Back in a second-story room the heavy curtains are pulled back to reveal the balcony, and the ceiling fan does little to disturb the syrupy moonlit air. The early morning night begins to burn. There is something in this room partially obscured by the luxurious, mysterious velvety purple of the 2006 Magic Potion album. Indications of recent body heat glow infrared behind the smooth hooks. Somewhere here in the lush guitar the wanting wails. The ride cymbal holds the tortured thread constant. The songs pulse cautions of seductions, of the danger and the desire–“love and lust / go hand in hand.” The flames of vocals, guitar, and percussion–this triumvirate melts together into a waxy pool featuring the warm fingerprints of all the many emotions that the blues can encompass.

By the end of the album I’m spent. Honestly. It wears me down and out with its relentless intensity. Which is why I couldn’t imagine what The Black Keys’ 2008 disc would be like. They couldn’t possibly push any deeper into the night; nothing sexier could be wrung from their sound than Magic Potion.

And the album Attack & Release is very good. But it’s the product of production, of other minds (and instruments) chiming in to alter The Black Keys’ sound. Instead of leaning on you, heavier and heavier, pushing you into a raw frenzy and pulling you into their devilish, gorgeous night, the songs are broken up into rockin’ bits like most songs. So though it regrettably doesn’t grind like their other discs, I look forward to driving down the interstate with this CD cranked. Maybe it’s the start of another Black Keys day.


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Radio Moscow

Radio Moscow rocks. This is the band that you want at the bar on your birthday.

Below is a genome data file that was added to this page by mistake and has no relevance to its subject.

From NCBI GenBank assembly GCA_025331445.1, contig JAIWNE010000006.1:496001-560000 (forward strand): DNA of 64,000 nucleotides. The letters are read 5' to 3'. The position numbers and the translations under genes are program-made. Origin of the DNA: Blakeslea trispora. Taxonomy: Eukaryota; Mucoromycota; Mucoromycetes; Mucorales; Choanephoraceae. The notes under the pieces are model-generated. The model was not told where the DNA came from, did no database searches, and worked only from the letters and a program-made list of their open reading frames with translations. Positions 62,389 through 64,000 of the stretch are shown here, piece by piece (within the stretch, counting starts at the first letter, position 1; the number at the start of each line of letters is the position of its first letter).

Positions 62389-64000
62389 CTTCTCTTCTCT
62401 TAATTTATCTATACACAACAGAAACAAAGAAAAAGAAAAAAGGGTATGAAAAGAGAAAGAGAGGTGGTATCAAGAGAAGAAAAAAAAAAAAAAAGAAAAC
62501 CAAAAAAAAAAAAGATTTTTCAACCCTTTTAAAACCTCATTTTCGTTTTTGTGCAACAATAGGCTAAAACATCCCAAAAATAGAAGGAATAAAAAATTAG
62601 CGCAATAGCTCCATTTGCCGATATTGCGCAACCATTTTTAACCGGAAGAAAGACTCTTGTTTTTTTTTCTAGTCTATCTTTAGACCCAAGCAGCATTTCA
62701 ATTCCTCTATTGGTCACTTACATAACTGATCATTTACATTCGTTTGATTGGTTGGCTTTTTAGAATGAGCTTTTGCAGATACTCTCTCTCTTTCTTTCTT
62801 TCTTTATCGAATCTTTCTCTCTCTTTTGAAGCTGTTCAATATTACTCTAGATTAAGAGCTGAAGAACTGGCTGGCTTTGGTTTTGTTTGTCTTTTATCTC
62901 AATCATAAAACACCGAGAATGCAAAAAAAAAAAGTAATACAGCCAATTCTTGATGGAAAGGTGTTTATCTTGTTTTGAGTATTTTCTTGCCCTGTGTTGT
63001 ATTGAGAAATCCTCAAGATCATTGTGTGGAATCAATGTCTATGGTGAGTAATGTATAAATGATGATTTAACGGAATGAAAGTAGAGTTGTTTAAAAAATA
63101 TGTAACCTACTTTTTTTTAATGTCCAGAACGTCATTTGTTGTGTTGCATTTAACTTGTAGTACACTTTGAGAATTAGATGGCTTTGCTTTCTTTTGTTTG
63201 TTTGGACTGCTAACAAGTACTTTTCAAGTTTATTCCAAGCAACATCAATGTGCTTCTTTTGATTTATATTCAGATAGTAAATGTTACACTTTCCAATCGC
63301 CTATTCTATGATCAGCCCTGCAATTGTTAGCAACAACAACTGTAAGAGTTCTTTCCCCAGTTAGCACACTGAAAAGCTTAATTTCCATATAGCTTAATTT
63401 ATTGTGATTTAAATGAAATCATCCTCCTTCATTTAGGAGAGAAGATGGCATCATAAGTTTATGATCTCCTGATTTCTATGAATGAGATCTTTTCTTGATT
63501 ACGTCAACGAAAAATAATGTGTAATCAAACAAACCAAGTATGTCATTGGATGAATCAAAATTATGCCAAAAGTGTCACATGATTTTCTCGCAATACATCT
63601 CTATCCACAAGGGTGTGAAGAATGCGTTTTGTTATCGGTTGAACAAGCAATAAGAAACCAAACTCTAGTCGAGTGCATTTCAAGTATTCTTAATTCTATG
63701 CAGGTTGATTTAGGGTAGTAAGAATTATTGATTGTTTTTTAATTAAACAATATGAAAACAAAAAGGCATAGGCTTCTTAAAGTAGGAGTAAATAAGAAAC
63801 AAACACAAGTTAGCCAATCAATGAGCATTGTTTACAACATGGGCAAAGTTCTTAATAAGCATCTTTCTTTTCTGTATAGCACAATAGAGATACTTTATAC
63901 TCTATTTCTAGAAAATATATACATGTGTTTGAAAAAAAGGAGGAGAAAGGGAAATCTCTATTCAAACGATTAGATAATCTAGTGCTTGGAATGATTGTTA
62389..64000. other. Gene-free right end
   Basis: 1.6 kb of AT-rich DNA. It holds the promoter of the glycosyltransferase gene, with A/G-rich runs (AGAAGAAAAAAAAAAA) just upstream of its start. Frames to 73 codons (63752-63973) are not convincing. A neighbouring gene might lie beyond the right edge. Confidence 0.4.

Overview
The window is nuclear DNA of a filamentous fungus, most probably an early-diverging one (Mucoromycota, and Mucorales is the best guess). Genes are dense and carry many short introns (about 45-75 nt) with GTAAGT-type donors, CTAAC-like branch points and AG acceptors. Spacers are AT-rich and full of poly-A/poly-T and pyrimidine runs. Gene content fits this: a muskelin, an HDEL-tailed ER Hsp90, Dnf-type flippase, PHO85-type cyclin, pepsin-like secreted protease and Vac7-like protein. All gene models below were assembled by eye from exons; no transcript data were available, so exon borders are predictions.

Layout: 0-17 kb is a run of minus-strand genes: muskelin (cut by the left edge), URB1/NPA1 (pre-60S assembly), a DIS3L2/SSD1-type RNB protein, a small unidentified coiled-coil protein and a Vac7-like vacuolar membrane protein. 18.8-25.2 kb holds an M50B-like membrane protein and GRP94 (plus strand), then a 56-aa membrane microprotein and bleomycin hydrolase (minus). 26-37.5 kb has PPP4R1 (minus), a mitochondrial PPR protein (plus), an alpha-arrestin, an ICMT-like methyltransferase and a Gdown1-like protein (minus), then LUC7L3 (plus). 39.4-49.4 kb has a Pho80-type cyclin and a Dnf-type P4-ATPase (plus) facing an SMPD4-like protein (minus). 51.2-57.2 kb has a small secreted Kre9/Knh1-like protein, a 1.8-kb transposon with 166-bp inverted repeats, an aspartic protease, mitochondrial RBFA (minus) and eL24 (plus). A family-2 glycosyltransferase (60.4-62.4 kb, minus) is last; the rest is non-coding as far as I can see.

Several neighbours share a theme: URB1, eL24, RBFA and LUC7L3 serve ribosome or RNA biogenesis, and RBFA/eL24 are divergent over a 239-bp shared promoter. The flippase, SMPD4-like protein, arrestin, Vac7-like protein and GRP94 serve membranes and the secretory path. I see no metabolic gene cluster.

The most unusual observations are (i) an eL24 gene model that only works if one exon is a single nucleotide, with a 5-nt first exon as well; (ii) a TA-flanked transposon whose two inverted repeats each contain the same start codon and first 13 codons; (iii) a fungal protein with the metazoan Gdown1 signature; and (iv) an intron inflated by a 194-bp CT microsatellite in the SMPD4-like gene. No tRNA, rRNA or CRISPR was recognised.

These dudes hail from Alive, The Black Keys‘ current label, and it shows. Alive is sponsoring a gig at SXSW, with Radio Moscow and some labelmates. See HearYa for the full scoop and great links.

You can download six live cuts from a HearYa session here. Buy their 2007 disc for ten bucks and download the track Frustrating Sound here so you can get amped for these upcoming shows:

March 12 – Kansas City, MO – Riot Room
March 13 – Tulsa, OK – The Continental
March 14 – Austin, TX – SXSW – Fado Patio
March 15 – Austin, TX – SXSW
March 27 – Minneapolis, MN – 400 Bar
March 28 – Milwaukee, WI – Cactus Club
March 29 – Chicago, IL – Beat Kitchen
April 4 – Des Moines, IA – GDP

UPDATE 3/15: An additional date has been added: March 17 – Lawrence, KS – The Replay Lounge

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The Black Keys

The Black Keys roll out their newest album, Attack & Release, on April 1. I can’t wait to hear what Danger Mouse has done with the production of this disc. I didn’t love The Good, the Bad & the Queen, which he also produced, despite being a Damon Albarn fan through and through, so here’s hoping the production didn’t muss the Keys’ groove. I see that copies of DM’s Grey Album are selling for $100; I could perhaps make a living buying up all of those and Indio’s (featuring Gordon Peterson’s original of Big Hard Sun) albums and reselling them …

The Black Keys will be touring for the new release. But I wish there were more dates; there just never seems to be enough of these two fellas to go ’round.

Oh, except they’re offering four cuts for free download on their MySpace.

There’s also another tune out there you can get your hands on: Stay All Night, a previously unreleased track from their Chulahoma sessions, which means it’s a cover of a Junior Kimbrough blues tune. If you aren’t tracking Chulahoma, get on it. It’s named for the Mississippi county where Kimbrough ran an honest-to-god juke joint. The EP is all Kimbrough songs, recorded by The Black Keys on the lovable Fat Possum label. Stay All Night is on a fundraising compilation, and 100% of your purchase will go to very good charities.